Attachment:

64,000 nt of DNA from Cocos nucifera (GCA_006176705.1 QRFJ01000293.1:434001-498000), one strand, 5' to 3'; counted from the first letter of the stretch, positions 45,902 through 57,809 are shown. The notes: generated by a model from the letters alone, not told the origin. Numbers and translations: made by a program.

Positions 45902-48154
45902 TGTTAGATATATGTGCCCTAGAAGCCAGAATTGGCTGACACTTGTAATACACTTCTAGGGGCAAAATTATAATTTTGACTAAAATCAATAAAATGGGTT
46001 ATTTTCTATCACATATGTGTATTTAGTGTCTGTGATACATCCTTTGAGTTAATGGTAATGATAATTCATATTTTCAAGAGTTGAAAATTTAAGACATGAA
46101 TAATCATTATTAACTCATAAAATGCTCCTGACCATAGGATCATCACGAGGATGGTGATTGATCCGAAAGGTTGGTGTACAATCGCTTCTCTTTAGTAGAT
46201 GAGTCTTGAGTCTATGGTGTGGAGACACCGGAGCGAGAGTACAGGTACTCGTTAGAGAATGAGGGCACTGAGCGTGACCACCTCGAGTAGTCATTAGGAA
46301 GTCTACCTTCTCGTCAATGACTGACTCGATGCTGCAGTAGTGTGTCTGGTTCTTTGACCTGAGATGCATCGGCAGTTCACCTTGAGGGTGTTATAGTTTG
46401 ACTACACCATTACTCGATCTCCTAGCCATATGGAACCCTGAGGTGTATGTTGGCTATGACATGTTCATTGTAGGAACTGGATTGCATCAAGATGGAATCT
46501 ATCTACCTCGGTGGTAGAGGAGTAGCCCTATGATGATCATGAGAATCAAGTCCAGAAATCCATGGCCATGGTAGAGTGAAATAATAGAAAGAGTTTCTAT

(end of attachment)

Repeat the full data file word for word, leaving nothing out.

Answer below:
64,000 nt of DNA from Cocos nucifera (GCA_006176705.1 QRFJ01000293.1:434001-498000), one strand, 5' to 3'; counted from the first letter of the stretch, positions 45,902 through 57,809 are shown. The notes: generated by a model from the letters alone, not told the origin. Numbers and translations: made by a program.

Positions 45902-48154
45902 TGTTAGATATATGTGCCCTAGAAGCCAGAATTGGCTGACACTTGTAATACACTTCTAGGGGCAAAATTATAATTTTGACTAAAATCAATAAAATGGGTT
46001 ATTTTCTATCACATATGTGTATTTAGTGTCTGTGATACATCCTTTGAGTTAATGGTAATGATAATTCATATTTTCAAGAGTTGAAAATTTAAGACATGAA
46101 TAATCATTATTAACTCATAAAATGCTCCTGACCATAGGATCATCACGAGGATGGTGATTGATCCGAAAGGTTGGTGTACAATCGCTTCTCTTTAGTAGAT
46201 GAGTCTTGAGTCTATGGTGTGGAGACACCGGAGCGAGAGTACAGGTACTCGTTAGAGAATGAGGGCACTGAGCGTGACCACCTCGAGTAGTCATTAGGAA
46301 GTCTACCTTCTCGTCAATGACTGACTCGATGCTGCAGTAGTGTGTCTGGTTCTTTGACCTGAGATGCATCGGCAGTTCACCTTGAGGGTGTTATAGTTTG
46401 ACTACACCATTACTCGATCTCCTAGCCATATGGAACCCTGAGGTGTATGTTGGCTATGACATGTTCATTGTAGGAACTGGATTGCATCAAGATGGAATCT
46501 ATCTACCTCGGTGGTAGAGGAGTAGCCCTATGATGATCATGAGAATCAAGTCCAGAAATCCATGGCCATGGTAGAGTGAAATAATAGAAAGAGTTTCTAT